Sony Cyber Attack Reveals Hackers Changing Their Stripes

Financial Times

December 5, 2014 5:23 pm

Sony Cyber Attack Reveals Hackers Changing Their Stripes

Matthew Garrahan in New York, Hannah Kuchler in San Francisco and Kana Inagaki in Tokyo

A security guards walks past the entrance to Sony Pictures Plaza in Los Angeles, California on December 4, 2014, a day after Sony Pictures denounced a “brazen” cyber attack it said netted a “large amount” of confidential information, including movies as well as personnel and business files, But downplaying a report that North Korea was behind the attack, saying it did not yet know the full extent of the “malicious” security breach. AFP

PHOTO/Frederic J. BROWN (Photo credit should read FREDERIC J. BROWN/AFP/Getty Images)©AFP

For marketing executives at Sony Pictures Entertainment, the hacking of the movie studio’s computer network two weeks ago may initially have seemed like a promotional dream come true.

Rumors swirled that North Korea was behind the hack, apparently in revenge for Sony’s upcoming film The Interview — a Seth Rogen comedy about a farcical assassination attempt on Kim Jong Un. Due for release in the US on Christmas day, the film duly benefited from the kind of publicity money cannot buy, with all corners of the media weighing in on the role it may have played in provoking the cyber attack.

But any positive feelings Sony executives may have had about the free publicity for The Interview will have dissipated in recent days as the full extent of the hack began to be revealed. Not only was the studio embarrassed by the leaking of new films and documents, but large quantities of its data were systematically destroyed.

Shortly after the hacking took place, some Sony movies — including unreleased titles, such as its remake of Annie, another Christmas film — were uploaded to file-sharing sites.

Then, anonymous individuals alerted members of the media to caches of highly confidential Sony documents that had been posted online — containing everything from employees’ healthcare files, passwords and social security numbers to Mr Rogen’s and James Franco’s salaries for their performances in The Interview. More embarrassing for Sony, however, was the release of pay details for the studio’s top executives.

Although Sony Pictures Entertainment is the only major movie business to have been hacked, Roy Salter, senior managing director of business advisory group FTI Consulting, warns the impact would be felt far beyond the walls of its studio headquarters in Culver City, California.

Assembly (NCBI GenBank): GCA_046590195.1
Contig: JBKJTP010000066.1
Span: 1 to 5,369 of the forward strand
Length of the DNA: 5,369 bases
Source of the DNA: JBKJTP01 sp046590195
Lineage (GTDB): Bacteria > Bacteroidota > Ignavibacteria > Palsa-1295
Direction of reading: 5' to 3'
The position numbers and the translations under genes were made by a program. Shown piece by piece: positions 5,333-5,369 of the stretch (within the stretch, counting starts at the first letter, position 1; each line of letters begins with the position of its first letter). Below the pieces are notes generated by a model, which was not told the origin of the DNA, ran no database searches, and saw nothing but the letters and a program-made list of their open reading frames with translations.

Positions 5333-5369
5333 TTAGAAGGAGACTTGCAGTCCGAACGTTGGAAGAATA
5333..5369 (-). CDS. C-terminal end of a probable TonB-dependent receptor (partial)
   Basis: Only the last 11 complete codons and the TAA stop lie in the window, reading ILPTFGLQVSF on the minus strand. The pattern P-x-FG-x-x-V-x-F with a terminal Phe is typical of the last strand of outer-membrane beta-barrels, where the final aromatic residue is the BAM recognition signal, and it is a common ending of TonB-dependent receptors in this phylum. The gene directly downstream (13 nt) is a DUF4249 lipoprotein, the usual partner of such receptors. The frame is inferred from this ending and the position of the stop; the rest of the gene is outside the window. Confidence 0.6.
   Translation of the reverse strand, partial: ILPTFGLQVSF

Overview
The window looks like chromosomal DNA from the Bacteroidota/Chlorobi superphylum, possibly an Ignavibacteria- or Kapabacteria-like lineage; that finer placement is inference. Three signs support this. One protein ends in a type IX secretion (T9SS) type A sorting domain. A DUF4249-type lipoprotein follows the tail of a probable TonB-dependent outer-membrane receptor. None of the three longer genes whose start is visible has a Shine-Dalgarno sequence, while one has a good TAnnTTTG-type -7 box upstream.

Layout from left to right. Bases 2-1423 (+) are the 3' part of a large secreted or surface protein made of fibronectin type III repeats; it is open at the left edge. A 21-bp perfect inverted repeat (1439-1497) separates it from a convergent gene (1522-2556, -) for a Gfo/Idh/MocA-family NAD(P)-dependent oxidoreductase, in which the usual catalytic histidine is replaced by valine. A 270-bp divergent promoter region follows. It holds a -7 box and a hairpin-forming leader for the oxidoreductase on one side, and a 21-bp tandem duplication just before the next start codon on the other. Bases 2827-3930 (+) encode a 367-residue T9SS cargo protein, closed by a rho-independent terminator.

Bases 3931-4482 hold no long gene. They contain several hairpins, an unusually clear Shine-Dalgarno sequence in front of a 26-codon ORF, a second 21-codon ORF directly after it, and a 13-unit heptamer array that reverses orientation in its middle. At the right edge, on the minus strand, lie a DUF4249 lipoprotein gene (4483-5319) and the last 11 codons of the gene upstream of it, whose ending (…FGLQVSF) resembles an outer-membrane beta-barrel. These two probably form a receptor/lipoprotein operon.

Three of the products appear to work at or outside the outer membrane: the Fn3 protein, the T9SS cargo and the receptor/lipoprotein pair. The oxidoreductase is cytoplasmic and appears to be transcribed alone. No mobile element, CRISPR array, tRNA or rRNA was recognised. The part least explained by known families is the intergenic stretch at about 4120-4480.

“Nobody wins here,” he says. “Everyone in the entertainment and media industry is negatively affected, including audiences who need it [the industry] to be incentivized to make high-quality programming.”

However, the nature of the hack also indicates a growing challenge to large companies around the world: the need to back up their computers securely and defend against data destruction.

Sony Chart

Sony has hired Mandiant, a forensic cyber crime group owned by FireEye, to investigate the incident. This week, the Federal Bureau of Investigation also began probing the attack. So far, though, the studio has kept quiet about any findings, apart from dismissing as “inaccurate” reports that it was about to name North Korea as the culprit.

But cyber security experts have been intrigued by the hack, which differs from the usual attacks on corporations, mainly because the hackers appear to have destroyed the data on Sony’s computers after accessing it.

Cyber crime has generally taken one of three forms, even as incidents have increased: hacktivist groups such as Anonymous aiming to shame companies for their behavior; criminal gangs stealing information that can be used to make money; and nation state actors engaging in corporate espionage.

Trey Ford, global security strategist at Rapid 7, a US security company, argues that the Sony attack cannot be put into any of these categories, as it appears to be motivated by “retribution” in an “idealistic sort of strike back scenario”.

He says: “The very unusual thing is how do you monetize something that has been destroyed? It doesn’t sound like a typical professional criminal type business, it seems like a revenge type of activity. This destruction aspect is very, very rare”.

Sony Chart